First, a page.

Location & HoursGet Directions
11111 Kingston Pike
Knoxville, TN 37934
|Monday||7:30 - 4:30|
|Tuesday||7:30 - 4:30|
|Wednesday||7:30 - 4:30|
|Thursday||9:00 - 6:00|
|Friday||7:30 - 1:00|
- Written by Dr. Brent Fry
Have you ever been told that you have keratoconus? Keratoconus is a condition that affects the front surface of the eye called the cornea. Many people who have keratoconus do not even know it. In its beginning stages, keratoconus is very difficult to detect. Your eye doctor can detect keratoconus in its early stages using a corneal mapping device called corneal topography. Keratoconus usually presents in early adulthood and can progress as one ages. It is important to detect keratoconus in its early stages and to see an eye doctor that is very familiar with the disease and treatment for it.
There are many types of contact lenses designed for keratoconic corneas. In most cases of keratoconus, eyeglasses provide less than optimal clarity due to the warping effect of the cone. By using specially designed contact lenses, visual acuity can be improved above and beyond what eyeglasses can provide. Traditional soft contact lenses also fall short in acuity because they take the shape of the cornea and do not address the conical shape of the cornea.
A new procedure that has recently been approved by the FDA is called corneal cross-linking. This procedure is used to slow down the progression of keratoconus in young adults. Even after cross-linking, the keratoconus must still be addressed with specialty contact lenses to provide optimal vision. Cross-linking does not reverse the effects of keratoconus, but rather slows down or halts the progression of the disease.
Keratoconus can be hereditary so it is important to stress the importance of regular eye examinations for family members of people with keratoconus. If keratoconus is diagnosed early, the prognosis is much better. It is important to find an eye doctor who is experienced in fitting specialty lenses. Keratoconus contact lenses can be rather expensive. Some vision plans provide very good benefits for "medically necessary" contact lenses.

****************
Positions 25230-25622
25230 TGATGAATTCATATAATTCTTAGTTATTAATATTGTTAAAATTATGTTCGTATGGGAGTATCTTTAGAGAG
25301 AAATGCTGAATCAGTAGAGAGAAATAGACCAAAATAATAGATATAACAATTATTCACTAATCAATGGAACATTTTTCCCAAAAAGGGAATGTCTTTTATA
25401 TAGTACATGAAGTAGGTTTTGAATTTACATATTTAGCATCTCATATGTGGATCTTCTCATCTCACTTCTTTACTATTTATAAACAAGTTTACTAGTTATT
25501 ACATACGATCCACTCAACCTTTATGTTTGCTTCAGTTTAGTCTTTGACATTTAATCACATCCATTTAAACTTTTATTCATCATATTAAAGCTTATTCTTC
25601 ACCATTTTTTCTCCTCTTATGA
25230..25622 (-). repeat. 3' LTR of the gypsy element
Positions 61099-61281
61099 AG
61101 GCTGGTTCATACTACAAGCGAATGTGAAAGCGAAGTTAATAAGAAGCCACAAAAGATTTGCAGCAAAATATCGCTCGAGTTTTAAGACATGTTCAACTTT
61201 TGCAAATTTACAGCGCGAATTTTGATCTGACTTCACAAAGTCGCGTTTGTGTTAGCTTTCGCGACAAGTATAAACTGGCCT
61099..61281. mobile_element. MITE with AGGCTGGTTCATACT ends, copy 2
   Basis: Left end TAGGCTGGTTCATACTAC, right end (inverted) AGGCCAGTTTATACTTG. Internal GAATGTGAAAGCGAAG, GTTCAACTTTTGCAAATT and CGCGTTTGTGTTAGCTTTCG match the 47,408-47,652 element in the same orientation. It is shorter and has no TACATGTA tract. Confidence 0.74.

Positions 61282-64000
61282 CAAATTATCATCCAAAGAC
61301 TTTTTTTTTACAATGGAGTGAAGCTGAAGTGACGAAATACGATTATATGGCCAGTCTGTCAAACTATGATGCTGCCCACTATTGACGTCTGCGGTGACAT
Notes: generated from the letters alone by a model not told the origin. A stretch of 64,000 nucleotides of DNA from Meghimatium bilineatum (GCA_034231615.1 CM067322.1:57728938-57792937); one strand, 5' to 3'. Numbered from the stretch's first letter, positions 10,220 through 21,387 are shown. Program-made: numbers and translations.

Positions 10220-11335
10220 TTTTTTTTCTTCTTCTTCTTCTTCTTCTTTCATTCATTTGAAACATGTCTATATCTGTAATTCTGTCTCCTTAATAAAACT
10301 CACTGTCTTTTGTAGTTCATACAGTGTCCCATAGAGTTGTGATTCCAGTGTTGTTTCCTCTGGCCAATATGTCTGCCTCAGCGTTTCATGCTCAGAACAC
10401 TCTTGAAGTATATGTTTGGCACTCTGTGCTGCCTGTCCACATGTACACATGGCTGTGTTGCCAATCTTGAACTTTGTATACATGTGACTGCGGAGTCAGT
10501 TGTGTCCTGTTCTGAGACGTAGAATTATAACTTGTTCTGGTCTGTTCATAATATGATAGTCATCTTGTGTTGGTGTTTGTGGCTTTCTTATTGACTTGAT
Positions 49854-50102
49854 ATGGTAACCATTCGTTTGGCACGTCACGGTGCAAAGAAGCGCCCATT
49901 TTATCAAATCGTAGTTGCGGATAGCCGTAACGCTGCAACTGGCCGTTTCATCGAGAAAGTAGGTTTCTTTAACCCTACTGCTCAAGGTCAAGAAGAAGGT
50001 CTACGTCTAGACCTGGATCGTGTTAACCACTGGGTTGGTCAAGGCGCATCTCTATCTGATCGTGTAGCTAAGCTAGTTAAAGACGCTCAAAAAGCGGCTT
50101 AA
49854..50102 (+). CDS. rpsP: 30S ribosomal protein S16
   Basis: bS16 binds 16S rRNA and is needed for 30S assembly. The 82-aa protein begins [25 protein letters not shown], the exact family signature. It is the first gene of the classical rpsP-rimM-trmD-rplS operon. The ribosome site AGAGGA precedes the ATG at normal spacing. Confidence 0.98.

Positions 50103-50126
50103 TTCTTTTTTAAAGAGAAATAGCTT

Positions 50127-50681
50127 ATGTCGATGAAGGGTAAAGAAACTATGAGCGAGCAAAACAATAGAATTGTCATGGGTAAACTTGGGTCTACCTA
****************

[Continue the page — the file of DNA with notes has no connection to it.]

- Written by Dr. Brent Fry
We are now into February and I would assume most of us are looking forward to the warmer days of spring. Although sunglasses should be worn year-round, many people associate sunglasses with warm, sunny days. Now is a good time to consider upgrading your sunglasses. If you already enjoy wearing high quality polarized sunglasses, then you are in the minority. Unfortunately, high quality sunglasses usually make people think "expensive". It is true that high quality sunglasses have a higher price tag, but this is one area that you truly get what you pay for.
We wear sunglasses for fashion, visual comfort and clarity, and for protection from harmful sunlight. If your sunglasses don't provide all of those things, then you need to find some that do. The higher the quality of sunglasses, usually the higher the price tag. That doesn't always hold true in reverse. There are plenty of high priced sunglasses that are not necessarily the highest quality. The main thing that seperates the quality of the sunglasses in the high price category is the lens. If the lenses don't protect your eyes properly, including UV and blue light, and provide high quality optics, then you should look for some that do.
We have many options in sunwear and you should rely on your eye care professionals to find the right sunglasses for you. Fortunately, if you rely on prescription eyeglasses to see, the higher quality sunglasses also come in prescription. These lenses are made with the same technology that the non-prescription lenses are made. Keeping your eyewear properly adjusted will ensure that your sunglasses remain as comfortable and the optics are a clear as possible.
Your eyes are precious. Don't skimp on quality to save a buck. Your eyes will thank you for it!